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Environment Minister Peter Kent shows off part of what will become Rouge National Urban Park in Scarborough, Ont., on May 25, 2012. (Nathan Denette/THE CANADIAN PRESS)

Environment Minister Peter Kent shows off part of what will become Rouge National Urban Park in Scarborough, Ont., on May 25, 2012.

(Nathan Denette/THE CANADIAN PRESS)

Public editor: Can you visualize 5,000 acres? Sometimes hard numbers are not enough Add to ...

Here’s an interesting thought from a reader. How big is 5,000 acres? Can’t picture it? What about 2,000 hectares? No idea? I couldn’t help you there.

So when a reader wrote in to say he was confused about the article on a massive new national park in Pickering, Ont., I could tell him he wasn’t alone. He wondered how to picture the size of the 3,500 hectares that will be set aside for an airport and the 2,100 hectares that will be opened for development and the 2,000 hectares that will be transferred to the Rouge National Urban Park.

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I could confuse you greatly by stating how big an acre is versus a hectare (imperial system and metric system) with sizes of 4,840 square yards for an acre or 2.471 acres for a hectare (of course, I had to look that up).

But really what you want to know is: how big is that? I was always taught that you need to describe things in a way that people can visualize. So an acre is roughly the size of a football field. One square kilometre is 100 hectares. Or even better, here is the reader’s advice: “The park area is given as ‘5,000 acres’; the proposed airport is shown as ‘8,700 acres.’ Distances on our (Canadian) maps are given in km. How does one ‘visualize’ the dimensions of 5,000 (or 8,700) acres? How about relating these sizes to road distances? What about 20 (or 35) km2? 20 km could be thought of as 5 km by 4 km, 35 km could be thought of as 7 km by 5 km. Now, the reader can relate the map areas with road distances.”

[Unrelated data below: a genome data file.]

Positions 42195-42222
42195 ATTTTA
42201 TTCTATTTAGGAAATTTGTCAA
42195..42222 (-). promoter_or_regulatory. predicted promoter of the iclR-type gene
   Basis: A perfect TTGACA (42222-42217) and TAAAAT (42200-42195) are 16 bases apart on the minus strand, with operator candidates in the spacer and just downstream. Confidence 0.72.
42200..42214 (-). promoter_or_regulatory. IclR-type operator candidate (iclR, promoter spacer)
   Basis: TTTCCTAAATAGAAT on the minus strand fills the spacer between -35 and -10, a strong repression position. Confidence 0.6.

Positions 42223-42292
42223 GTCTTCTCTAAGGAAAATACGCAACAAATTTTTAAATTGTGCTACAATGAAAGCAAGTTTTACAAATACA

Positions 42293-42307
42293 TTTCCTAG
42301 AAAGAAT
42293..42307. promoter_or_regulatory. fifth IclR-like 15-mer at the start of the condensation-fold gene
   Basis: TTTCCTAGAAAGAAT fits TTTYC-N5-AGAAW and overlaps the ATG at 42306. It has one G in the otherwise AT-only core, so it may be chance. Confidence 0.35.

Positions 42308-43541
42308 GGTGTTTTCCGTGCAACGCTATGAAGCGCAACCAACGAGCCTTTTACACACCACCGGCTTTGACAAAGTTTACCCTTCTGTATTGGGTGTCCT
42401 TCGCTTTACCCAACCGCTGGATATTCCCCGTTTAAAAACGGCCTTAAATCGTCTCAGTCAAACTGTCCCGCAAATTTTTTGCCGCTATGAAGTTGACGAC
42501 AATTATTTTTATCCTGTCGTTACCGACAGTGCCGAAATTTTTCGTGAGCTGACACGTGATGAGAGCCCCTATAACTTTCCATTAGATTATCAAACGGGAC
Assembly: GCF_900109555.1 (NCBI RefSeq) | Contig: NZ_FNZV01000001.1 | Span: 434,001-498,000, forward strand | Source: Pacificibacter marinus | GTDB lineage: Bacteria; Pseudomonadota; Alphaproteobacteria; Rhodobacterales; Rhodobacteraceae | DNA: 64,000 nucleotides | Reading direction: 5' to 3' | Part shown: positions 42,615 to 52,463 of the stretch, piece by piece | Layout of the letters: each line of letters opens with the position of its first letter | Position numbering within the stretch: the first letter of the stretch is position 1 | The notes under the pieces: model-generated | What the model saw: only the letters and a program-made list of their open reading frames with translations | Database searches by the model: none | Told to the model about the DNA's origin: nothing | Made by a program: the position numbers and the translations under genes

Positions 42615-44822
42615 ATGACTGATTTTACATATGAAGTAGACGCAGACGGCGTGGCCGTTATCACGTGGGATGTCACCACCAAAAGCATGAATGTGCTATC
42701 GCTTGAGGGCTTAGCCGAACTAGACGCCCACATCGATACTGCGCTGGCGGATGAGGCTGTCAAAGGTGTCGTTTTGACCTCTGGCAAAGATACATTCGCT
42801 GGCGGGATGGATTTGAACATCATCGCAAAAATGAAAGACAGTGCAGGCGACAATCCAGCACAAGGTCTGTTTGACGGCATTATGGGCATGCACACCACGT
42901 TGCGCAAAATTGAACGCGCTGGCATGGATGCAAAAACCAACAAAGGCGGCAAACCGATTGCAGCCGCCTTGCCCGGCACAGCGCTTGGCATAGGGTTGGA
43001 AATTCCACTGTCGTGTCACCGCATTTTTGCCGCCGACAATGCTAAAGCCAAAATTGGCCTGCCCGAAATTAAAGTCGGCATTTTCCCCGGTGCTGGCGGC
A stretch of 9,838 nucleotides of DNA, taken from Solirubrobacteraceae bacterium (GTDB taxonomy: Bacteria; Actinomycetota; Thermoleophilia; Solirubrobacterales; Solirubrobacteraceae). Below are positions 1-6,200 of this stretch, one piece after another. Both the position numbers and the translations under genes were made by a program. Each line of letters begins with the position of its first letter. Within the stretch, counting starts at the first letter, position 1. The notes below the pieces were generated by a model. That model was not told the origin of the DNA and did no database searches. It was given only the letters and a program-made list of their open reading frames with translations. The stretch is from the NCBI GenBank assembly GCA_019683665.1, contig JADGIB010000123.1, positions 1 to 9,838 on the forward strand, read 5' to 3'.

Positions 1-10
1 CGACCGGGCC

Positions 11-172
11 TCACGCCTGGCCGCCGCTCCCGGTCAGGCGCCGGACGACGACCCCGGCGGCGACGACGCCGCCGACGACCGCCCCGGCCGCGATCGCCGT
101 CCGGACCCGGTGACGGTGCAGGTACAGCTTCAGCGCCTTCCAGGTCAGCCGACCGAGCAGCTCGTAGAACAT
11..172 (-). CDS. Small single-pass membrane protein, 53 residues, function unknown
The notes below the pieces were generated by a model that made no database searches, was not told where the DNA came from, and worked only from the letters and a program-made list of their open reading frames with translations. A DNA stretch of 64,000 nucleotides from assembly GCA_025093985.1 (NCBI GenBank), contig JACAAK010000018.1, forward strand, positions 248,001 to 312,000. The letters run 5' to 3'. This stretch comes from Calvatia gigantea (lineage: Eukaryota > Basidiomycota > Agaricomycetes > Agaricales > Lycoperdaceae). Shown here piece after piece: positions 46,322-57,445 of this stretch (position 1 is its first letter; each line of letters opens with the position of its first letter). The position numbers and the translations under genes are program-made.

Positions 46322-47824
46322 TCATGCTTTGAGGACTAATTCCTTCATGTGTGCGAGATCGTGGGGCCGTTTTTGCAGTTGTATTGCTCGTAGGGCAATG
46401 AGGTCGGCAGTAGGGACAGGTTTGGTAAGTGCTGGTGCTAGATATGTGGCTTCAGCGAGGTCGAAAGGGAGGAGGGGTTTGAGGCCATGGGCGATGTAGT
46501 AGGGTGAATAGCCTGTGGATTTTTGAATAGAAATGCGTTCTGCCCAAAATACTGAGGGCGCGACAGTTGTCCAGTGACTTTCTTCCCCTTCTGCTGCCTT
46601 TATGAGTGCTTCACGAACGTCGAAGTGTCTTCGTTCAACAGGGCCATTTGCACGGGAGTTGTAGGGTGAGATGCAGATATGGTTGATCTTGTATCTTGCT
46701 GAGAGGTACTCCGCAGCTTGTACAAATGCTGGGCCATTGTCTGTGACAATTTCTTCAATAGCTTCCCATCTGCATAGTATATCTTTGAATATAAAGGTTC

I can imagine 7 km by 5 km much more easily. It is always useful when you are writing a description of something sizable to think how you would describe it to a friend. On the small size, a millimeter is the thickness of a penny. That’s easy to imagine. The size of PEI, the number of people who could fit into the Bell Centre – these are much better descriptions, more vivid and relatable than the real numbers. This doesn’t mean you shouldn’t put the official number of hectares in the story, but it needs to be described more fully.

If you have any thoughts on this or any other subject, please send an email to publiceditor@globeandmail.com

 

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